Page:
And then there's the platform. Bottom of the barrel motherboards are really garbage. Feature-wise and power-wise, they're just horrible. Again, Hardware Unboxed did a nice video about some, which weren't even the bottom of the barrel, as they didn't test H410's and I don't think there's an H510? AMD still has the A520 and reasonably fetured cheap B550's which still offer almost the same feature set as their higher tier siblings in most brands.

The 11400/F siblings are not bad CPUs, but I strongly believe they have to go down a bit more to be really, hands down, the best CPU you can recommend for true budget builds. It has too many caveats for my liking so unsavvy buyers won't trully get the best bang for their buck out of it. Case in point: OEM systems like your Dell and other SI's.

Cheers!
 
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jgraham11

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This article completely missed the default configuration for the Intel 11400. With the ASUS Maximus XIII Hero they tested with, the default is that the CPU has its power limits off and if an inexperienced user (one who would buy an entry level CPU) used it with the stock cooler, they would get a situation where they have constant thermal throttling and it would cause the CPU to fail prematurely. Tom's: why are you not pointing out the default configuration as being dangerous and reckless with your CPU. Instead you throw on a liquid cooler and just disregard that point.

Also, there are so many comments about how newer Zen 2 chips clock higher, that may be something to test out.
 
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PaulAlcorn

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This article completely missed the default configuration for the Intel 11400. With the ASUS Maximus XIII Hero they tested with, the default is that the CPU has its power limits off and if an inexperienced user (one who would buy an entry level CPU) used it with the stock cooler, they would get a situation where they have constant thermal throttling and it would cause the CPU to fail prematurely. Tom's: why are you not pointing out the default configuration as being dangerous and reckless with your CPU. Instead you throw on a liquid cooler and just disregard that point.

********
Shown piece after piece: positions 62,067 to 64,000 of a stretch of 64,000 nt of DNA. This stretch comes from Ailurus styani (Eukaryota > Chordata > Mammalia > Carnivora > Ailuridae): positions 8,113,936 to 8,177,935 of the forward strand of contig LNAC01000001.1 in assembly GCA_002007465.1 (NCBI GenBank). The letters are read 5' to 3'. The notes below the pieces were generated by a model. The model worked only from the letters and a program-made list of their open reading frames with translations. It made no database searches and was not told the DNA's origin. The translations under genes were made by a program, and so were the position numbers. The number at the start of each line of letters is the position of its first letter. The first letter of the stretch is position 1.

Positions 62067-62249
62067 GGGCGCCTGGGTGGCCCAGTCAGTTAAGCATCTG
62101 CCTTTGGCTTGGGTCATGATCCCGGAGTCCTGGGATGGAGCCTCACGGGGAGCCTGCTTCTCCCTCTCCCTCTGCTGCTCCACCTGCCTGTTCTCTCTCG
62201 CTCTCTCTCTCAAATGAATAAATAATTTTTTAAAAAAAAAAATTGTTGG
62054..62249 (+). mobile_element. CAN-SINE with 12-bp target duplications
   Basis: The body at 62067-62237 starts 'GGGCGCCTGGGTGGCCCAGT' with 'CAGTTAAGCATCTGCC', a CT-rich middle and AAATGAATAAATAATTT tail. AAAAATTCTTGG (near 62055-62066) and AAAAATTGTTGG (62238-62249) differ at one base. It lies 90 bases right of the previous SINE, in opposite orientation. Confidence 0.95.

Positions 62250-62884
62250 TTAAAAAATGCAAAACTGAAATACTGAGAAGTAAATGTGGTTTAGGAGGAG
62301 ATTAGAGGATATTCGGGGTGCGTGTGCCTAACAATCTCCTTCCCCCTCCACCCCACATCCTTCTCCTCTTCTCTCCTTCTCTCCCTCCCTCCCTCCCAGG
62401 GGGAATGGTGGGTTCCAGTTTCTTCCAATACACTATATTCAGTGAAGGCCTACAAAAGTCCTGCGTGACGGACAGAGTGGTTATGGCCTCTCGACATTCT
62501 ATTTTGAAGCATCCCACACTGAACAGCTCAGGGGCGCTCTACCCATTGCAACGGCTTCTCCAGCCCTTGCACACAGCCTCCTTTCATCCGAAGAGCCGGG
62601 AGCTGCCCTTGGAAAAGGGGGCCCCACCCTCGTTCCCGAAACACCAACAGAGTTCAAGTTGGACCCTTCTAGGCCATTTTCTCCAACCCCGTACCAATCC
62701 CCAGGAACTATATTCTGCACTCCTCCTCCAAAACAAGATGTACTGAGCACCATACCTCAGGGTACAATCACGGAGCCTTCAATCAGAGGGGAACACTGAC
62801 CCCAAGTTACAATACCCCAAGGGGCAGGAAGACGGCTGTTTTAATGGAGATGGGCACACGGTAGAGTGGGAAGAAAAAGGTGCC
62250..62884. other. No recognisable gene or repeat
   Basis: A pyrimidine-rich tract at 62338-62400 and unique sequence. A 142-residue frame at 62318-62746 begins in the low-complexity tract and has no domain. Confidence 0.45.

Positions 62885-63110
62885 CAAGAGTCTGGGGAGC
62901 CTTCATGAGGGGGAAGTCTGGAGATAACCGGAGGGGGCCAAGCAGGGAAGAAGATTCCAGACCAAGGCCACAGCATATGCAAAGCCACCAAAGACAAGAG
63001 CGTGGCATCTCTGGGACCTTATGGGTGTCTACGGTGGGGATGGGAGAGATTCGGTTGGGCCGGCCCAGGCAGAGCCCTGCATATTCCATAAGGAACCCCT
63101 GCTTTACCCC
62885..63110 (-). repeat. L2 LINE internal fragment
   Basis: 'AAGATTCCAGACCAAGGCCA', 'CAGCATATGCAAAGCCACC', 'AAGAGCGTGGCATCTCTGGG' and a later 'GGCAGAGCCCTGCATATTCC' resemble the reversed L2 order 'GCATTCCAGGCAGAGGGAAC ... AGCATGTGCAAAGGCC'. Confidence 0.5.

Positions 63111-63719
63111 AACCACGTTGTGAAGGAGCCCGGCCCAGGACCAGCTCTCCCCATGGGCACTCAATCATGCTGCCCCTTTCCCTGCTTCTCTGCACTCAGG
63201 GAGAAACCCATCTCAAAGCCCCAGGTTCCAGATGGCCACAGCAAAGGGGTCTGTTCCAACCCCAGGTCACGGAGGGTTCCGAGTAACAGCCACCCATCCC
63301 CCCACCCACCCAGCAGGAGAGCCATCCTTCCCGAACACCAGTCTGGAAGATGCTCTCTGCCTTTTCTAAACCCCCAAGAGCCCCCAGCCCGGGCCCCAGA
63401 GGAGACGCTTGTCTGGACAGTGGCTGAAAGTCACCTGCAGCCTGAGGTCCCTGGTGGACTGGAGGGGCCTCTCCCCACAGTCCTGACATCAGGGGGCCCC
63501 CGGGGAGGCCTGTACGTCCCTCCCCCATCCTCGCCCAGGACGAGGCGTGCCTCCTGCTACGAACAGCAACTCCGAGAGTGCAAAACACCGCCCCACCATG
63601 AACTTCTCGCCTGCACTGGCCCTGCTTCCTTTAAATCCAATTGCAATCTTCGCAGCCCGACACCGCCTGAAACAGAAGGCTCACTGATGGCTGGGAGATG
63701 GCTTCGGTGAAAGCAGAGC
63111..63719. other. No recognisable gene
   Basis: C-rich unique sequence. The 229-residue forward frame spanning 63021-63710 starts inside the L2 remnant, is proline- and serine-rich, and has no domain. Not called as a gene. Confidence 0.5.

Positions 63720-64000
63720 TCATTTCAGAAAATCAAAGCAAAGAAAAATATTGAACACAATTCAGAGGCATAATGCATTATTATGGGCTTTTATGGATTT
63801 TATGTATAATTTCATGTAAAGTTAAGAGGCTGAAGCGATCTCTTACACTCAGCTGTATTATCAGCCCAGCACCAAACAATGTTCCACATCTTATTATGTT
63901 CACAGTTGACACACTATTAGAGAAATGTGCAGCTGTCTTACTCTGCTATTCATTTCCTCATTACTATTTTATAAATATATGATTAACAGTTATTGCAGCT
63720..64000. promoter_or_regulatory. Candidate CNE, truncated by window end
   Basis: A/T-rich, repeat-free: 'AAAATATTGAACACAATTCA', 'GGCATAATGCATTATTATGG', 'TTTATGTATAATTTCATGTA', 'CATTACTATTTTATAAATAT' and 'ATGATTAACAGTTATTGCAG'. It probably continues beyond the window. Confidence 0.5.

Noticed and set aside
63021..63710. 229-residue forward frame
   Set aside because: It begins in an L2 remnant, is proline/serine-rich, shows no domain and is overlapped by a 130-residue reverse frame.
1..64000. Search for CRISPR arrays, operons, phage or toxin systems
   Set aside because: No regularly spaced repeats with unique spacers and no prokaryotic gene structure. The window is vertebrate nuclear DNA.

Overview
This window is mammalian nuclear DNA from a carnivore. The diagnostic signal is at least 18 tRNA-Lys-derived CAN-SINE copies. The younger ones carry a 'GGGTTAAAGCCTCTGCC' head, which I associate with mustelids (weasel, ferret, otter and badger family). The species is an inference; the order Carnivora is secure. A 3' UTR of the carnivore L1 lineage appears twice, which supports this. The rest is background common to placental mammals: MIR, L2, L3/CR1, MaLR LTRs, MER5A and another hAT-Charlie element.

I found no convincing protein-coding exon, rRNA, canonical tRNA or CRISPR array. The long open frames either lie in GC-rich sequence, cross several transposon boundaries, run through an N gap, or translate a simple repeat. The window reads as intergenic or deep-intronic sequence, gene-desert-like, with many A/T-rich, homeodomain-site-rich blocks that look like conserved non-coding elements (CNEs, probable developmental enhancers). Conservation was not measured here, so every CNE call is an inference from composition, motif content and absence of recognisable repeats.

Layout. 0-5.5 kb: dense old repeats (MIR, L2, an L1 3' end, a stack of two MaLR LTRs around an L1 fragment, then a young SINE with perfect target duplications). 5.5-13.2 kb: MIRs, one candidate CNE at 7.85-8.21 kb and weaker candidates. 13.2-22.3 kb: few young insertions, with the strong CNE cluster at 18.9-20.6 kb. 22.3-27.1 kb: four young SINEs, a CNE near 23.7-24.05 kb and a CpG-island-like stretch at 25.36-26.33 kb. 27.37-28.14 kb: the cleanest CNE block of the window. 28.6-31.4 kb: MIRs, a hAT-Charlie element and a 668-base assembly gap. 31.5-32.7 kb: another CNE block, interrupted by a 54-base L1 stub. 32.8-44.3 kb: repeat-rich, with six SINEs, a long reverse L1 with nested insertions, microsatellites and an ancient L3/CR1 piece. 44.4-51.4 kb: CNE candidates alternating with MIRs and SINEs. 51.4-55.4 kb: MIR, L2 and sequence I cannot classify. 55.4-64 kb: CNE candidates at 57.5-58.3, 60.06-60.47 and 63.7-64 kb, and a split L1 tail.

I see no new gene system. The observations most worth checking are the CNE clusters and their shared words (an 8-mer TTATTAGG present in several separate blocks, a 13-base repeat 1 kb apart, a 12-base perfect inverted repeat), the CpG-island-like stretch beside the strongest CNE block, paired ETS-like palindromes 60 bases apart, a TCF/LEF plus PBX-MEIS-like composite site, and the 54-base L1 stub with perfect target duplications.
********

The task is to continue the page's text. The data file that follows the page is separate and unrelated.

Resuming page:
Also, there are so many comments about how newer Zen 2 chips clock higher, that may be something to test out.
In our full review, we covered that using the stock cooler with lifted power limits causes throttling. This is basically the TLDR of the review, so we don't cover every single facet. However, we did show performance with the stock cooler and power limits enforced.
 

InvalidError

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The biggest problem with the 11400/F at 65W is they have no room to account for the lack of grunt in future tasks and games that do need MT.
I don't consider that to be a significant problem, most people who want sub-$200 CPUs don't generally foresee running super-heavy continuous multi-core workloads, they are more interested in something reliable that will get things done for a couple of years until they have a reason to upgrade again. When I put my i5-3470 together, I never expected it to be sufficient for my everyday uses for nearly nine years before I even started to have some signs of upgrade itch.